Author: Jennifer Hudson, PMP
There are many types of professional certifications out there, I hold my Project Management Professional (PMP) certification, issued by the Project Management Institute (PMI). To qualify for testing on this certification you must meet rigorous practitioner requirements and/ or educational requirements. They do audit their applications, approximately 10%, and I was only of the lucky few who got audited. I was prepared and had reached out to my former manager’s since I was worried about being audited and I passed the audit.
That all sounds very prolific and like a solid system for vetting candidates to hold this certification. However, I cannot tell you how many PMP bearing professionals have less than adequate knowledge or practice in the field. So, it would seem to me that anyone with a good narrative and a willingness to fudge the truth have a 90% chance of getting to the exam without properly being vetted.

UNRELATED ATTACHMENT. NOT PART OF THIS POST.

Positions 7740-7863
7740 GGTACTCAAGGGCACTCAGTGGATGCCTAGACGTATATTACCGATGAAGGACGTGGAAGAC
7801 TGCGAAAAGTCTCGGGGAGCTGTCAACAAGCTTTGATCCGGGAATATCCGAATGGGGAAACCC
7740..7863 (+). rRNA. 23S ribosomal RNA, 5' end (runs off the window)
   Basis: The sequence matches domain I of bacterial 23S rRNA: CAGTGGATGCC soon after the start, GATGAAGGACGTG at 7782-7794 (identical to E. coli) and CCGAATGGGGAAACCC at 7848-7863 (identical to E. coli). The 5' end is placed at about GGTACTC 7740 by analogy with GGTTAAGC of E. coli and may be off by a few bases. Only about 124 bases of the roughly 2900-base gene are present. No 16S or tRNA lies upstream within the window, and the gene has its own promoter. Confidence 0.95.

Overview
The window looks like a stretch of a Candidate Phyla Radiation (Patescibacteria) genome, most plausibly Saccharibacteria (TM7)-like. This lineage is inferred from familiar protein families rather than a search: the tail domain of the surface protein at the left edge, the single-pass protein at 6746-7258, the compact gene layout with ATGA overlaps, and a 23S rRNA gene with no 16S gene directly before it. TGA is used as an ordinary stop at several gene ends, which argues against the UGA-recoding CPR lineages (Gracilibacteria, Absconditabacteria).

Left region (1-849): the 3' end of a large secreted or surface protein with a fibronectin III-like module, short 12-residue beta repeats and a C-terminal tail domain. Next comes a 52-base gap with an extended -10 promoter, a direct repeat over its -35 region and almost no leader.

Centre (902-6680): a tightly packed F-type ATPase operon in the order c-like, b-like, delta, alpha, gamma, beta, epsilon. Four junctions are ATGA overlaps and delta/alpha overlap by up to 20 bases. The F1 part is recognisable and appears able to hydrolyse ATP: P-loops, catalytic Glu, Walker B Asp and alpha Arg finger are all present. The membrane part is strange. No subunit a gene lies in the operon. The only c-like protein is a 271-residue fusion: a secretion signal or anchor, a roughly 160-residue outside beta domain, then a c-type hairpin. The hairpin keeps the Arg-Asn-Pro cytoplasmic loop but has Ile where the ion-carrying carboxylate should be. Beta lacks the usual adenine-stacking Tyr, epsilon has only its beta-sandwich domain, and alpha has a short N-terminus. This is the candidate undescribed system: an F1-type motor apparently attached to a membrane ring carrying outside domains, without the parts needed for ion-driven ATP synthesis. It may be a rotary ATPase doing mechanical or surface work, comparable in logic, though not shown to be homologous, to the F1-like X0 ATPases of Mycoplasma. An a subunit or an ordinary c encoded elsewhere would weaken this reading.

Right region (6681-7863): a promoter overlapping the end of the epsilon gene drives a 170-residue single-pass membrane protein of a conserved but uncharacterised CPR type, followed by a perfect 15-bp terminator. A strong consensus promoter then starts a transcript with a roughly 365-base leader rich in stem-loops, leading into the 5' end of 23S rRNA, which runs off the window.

This bothers me, because it devalues the certification and gives inexperienced project manager’s a false sense of qualifications to engage in projects outside of their qualifications. I have been fortunate to work in a great company, with a fantastic project management office that provided superior training, mentoring, and governance. I also completed two separate college courses on project management where I completed the full life cycle of projects.
In my humble opinion, I would offer two solutions to this; first, the PMI needs to have more rigorous vetting processes to bring back the value of the certification; and two, organizations should encourage their employees to provide proof of or partake in an actual project management class that facilitates an end-to-end project using a PM tool. Practicing is the best way to learn and build your skill set and frankly being dishonest on an application to attain a certification reflects poorly on a person’s integrity.
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